Body language advice helps Putin in Syrian crisis

RUSSIAN President Vladimir Putin has used the lessons he learned from a world-renowned Sunshine Coast body language expert in his successful bid to avert military strikes against Syria.

But Allan Pease says the ex-KGB hard man can do more to improve his image in the West - and he is the person to school him again.

As the then deputy mayor of St Petersburg, Putin was among a crowd of about 300 top Russian politicians whom Pease addressed in 1991 when the Iron Curtain fell.

It was a brief meeting that proved a seminal moment in Putin's life, as it made him a more effective communicator - especially with a Western audience.

Pease described Putin as a "sponge" in embracing his ideas.

"Everything I talked about that day, you still see him do it," said the author of the 1981 best-selling book Body Language.

While Pease said Putin had a limited body language repertoire, he was "bloody good at it". "It's part of who he is," he said.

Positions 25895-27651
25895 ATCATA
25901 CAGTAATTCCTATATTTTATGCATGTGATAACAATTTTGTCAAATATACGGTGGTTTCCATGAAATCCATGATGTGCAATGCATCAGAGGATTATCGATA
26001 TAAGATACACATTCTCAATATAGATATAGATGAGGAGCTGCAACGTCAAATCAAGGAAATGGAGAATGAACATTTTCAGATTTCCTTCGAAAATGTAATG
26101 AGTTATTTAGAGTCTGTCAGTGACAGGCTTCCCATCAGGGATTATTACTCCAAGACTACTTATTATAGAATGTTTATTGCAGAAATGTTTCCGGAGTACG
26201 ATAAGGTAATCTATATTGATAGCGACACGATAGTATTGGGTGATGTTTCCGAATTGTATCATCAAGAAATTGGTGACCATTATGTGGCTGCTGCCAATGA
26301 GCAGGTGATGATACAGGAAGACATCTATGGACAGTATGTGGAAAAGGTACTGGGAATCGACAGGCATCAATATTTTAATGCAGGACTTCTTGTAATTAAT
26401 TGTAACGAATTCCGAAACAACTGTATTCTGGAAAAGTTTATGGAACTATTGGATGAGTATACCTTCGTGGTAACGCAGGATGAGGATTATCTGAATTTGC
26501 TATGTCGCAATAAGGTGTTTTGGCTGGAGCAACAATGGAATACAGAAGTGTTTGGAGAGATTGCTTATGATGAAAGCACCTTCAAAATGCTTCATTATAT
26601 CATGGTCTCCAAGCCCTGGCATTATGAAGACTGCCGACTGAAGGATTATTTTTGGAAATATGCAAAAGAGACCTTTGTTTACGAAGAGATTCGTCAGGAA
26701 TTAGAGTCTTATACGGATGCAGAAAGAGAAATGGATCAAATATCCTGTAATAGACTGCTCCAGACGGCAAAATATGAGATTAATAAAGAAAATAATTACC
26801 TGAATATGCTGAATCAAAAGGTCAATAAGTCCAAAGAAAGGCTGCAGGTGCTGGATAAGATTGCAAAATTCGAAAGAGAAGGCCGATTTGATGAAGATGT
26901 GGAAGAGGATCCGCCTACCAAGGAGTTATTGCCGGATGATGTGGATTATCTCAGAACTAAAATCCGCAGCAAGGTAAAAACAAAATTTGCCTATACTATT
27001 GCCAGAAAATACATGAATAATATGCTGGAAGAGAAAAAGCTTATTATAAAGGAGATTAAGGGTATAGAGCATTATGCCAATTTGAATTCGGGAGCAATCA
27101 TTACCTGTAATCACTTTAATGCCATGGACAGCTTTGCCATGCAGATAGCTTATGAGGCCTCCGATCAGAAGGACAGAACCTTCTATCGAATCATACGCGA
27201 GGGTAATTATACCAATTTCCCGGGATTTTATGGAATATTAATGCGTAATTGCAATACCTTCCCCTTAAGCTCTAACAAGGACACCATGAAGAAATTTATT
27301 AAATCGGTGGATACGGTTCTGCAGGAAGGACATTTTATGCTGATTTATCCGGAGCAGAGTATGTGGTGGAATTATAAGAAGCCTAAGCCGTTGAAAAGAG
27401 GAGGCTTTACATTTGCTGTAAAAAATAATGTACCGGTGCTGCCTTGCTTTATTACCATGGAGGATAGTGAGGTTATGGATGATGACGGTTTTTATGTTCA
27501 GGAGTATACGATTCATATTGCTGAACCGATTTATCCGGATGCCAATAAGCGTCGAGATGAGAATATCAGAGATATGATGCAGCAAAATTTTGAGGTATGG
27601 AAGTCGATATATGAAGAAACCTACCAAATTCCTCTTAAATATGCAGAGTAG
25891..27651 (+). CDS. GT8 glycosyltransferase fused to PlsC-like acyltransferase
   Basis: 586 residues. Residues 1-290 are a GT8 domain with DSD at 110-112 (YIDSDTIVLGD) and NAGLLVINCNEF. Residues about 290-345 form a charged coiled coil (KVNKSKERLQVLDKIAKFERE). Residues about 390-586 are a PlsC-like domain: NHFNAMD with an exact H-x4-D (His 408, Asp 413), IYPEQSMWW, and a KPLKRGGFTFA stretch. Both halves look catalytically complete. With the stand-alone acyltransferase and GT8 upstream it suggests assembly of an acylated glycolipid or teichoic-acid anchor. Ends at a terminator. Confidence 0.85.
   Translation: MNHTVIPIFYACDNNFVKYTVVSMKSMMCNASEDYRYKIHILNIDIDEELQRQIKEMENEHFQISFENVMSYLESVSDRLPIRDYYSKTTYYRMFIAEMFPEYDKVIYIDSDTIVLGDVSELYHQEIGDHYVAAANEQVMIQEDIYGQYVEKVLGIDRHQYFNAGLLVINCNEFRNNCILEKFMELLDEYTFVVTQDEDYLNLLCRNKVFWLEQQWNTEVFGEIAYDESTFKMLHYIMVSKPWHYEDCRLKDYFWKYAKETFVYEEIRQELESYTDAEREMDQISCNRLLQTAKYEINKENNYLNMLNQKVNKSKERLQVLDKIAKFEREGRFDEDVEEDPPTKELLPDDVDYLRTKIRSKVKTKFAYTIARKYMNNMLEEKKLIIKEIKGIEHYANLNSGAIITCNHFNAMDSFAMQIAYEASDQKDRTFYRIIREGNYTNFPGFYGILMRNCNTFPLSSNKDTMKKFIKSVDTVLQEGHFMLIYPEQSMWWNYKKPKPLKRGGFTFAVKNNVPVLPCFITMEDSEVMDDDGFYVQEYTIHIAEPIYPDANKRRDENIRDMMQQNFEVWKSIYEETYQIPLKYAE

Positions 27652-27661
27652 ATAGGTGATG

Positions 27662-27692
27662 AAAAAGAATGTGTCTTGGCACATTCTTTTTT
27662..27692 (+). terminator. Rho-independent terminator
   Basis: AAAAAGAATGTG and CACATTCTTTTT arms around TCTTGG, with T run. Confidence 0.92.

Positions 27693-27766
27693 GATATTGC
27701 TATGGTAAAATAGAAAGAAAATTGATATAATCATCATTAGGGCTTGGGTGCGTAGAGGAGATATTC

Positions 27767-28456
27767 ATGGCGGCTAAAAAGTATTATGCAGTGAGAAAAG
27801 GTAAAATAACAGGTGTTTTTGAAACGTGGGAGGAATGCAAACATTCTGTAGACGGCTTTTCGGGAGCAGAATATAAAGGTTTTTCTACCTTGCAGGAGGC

"The thing about body language (is that) once you've done it for a month or so, it changes something. It becomes part of who you are."

Putin's repertoire includes tipping the head to the side when asking questions so people think you are listening ("he exaggerates it"); making a "steeple" with the hands by placing the fingers together ("it promotes confidence"); and nodding ("he always stops at three, because more than three tells the other person you've heard enough").

Pease was in Moscow last week giving a talk to more than 3000 lawyers and saw Putin on TV numerous times due to the Syria crisis.

"There he is. He's steepling, he's nodding his head, he's got it to the side," Pease said. "He's got a very smart strategy of sidestepping (US President Barack) Obama and trying to talk directly to the American people and appeal to them.

"(But) his appeal was done as he would appeal to a Russian, but the Russians like the unhappy face because they all look like that."

To soften his image further when addressing Americans and the broader West, Pease said Putin should occasionally speak with his palms up to convey "an appealing, submissive position".

He should also smile more.

"He still comes across as a pretty daunting sort of character," Pease said.

Topics:  editors picks russia syria

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